The day after Kate Spade’s death, I wore a white dress and her gold ballet flats. I added a pair of her earrings with a gemstone too large to be real and a pearl too smooth to be freshwater. The look was unapologetically feminine. At a young age, I would be hesitant to wear it to my office on Fifth Avenue, to be a swan drowning in a sea of black suits. I wouldn’t want them to see me as too blonde or too bright and assume I was less smart or less sharp. Because as women, we are judged primarily on our appearance. It remains the strongest and most irrevocable tool in our arsenal. The length of a skirt, the curl of hair, the touch of lip gloss will dictate our place within the preconceived notions of someone else’s mind. It will create assumptions and support suggestions. It will cause mixed signals and mixed emotions. It will cost lives. We can argue that times have changed and we have evolved beyond this. But truthfully, the obsession with appearance is stronger than ever as displayed in the constant frenzy of likes and filters and hashtags. We speak loudly of the established correlation between social media and depression and anxiety. But we only whisper of its general erosion to true human connection.
Appearances still mean everything. But the appearances we project to the world are not real.
I was shaken by the news of Kate Spade in more ways than I can understand. Initially, I felt foolish to be so impacted by a lifestyle brand designer who I do not know and whose world of fashion I dipped my toes into briefly while in college. Yet, after speaking to my friends, I discovered our reactions were similar. We were shocked. We were sad. We spoke of her husband and daughter. We noted the close proximity to our own apartments. And of course, we listed the lace dresses, bedazzled bags, and pearl studs that we all own. The Kate Spade label was a pioneer brand for women of a certain age with a certain style. It followed us as we navigated the path from girls to women. From first job interviews to promotions to engagements. It allowed us the rare opportunity to display all of our many sides. We could be playful and youthful, yet sophisticated and confident. We could be demurely shy or loudly captivating. And best of all – we could be sassy, an alternative to the incessant requirement to be sexy.
In a world drenched in fifty shades of style, it is thrilling to find a heel that says debutante instead of dominatrix.
But stylistically speaking, the one word to describe the brand is happy. Bright, bold colors and gold bubbles and quotes encouraging us to smile while we conquer the world. How is it that the woman who bottled this sensation could be anything but happy? Is she not required to manifest her creation and live up to appearances? This rationale is paired by further examination into her seemingly perfect life: success, family, fame. She was a woman who ‘had it all.’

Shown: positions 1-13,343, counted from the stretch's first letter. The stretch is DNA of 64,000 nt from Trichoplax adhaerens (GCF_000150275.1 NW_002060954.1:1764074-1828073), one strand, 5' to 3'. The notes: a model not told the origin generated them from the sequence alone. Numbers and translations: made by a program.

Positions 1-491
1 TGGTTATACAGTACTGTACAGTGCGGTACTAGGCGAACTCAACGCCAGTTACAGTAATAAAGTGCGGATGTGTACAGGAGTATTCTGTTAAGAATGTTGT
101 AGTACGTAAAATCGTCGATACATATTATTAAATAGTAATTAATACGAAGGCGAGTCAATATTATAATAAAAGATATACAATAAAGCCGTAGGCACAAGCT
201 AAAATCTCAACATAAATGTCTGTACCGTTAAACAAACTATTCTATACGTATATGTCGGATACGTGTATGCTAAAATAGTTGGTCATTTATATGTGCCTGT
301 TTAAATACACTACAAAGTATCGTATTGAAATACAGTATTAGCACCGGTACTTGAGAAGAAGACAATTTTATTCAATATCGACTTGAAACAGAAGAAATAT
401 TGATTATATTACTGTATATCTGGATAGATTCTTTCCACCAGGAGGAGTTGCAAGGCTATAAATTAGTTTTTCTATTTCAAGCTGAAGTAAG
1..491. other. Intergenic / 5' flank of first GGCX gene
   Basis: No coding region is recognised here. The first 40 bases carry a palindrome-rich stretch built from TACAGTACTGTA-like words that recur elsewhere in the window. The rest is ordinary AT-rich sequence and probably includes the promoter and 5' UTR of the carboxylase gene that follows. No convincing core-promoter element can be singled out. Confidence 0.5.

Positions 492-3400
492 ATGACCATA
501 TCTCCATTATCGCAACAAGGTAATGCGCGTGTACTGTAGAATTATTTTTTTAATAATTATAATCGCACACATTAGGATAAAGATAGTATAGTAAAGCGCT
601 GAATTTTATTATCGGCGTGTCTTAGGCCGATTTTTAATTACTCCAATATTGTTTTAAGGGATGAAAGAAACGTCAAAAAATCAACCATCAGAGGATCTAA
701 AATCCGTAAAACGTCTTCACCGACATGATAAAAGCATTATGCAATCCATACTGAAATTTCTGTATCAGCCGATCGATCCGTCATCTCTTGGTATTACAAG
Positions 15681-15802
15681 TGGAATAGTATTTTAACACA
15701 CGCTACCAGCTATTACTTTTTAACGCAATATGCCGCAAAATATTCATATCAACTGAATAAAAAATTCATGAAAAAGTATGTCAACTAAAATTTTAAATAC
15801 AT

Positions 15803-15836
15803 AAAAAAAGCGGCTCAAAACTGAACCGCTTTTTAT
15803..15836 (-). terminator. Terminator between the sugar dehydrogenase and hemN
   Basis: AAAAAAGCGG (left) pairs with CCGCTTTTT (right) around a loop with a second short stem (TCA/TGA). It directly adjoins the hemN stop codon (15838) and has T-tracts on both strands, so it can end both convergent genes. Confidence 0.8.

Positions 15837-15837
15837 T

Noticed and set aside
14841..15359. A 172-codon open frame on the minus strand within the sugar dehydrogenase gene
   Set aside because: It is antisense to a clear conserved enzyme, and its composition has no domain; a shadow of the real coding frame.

Let’s talk about the concept and obsession to ‘have it all.’ It remains a suffocating and overwhelming pressure for the average woman. The phrase, originally coined in the early 80s, has survived decades of commentary from “Murphy Brown” to “Sex and the City” to “Girls.” Yet, with all the progression and recent regression (thanks Mr. Prez), the phrase continues to pop up in daily conversation. Yet, it only appears in the form of a question: can any of us ‘have it all’?
Can we have the perfect blowout in the boardroom to close the deal then head to Soul Cycle before coming home to cook an organic, gluten-free meal for our family? Can we have multiple orgasms and a twenty-five-year marriage? Can we be a size 2 and graduate from Wharton? Can we for once be multi-faceted enough to look like Marilyn and write like Hemingway?
I don’t know if we can. But we try fucking hard to convince the world that we do.
We live our best lives. We pose. We fake laugh. We enhance our natural beauty with Valencia, Mayfair, and Juno. We crop out and airbrush the parts we don’t like: the fat arms, crow’s feet, the cellulite. We know our best angles. We find the right light. We compress ourselves to fit into a square frame and pretend that it is real.
But none of this is real.
And upon hearing that a brilliant, successful, mother whose brand inspired women everywhere ended her life, I remember this. I remember this and it reminds me to look away from the screen and talk to the woman sitting on the couch beside me. It reminds me to listen, ask questions, and reply. It reminds me to focus on the sound of her voice instead of the fakeness of her smile.
Behind every photo is a person. Behind every smile is a story. As humans, we should look beyond the perfect appearances we cultivate and be aware of the complexities and struggles beneath the surface.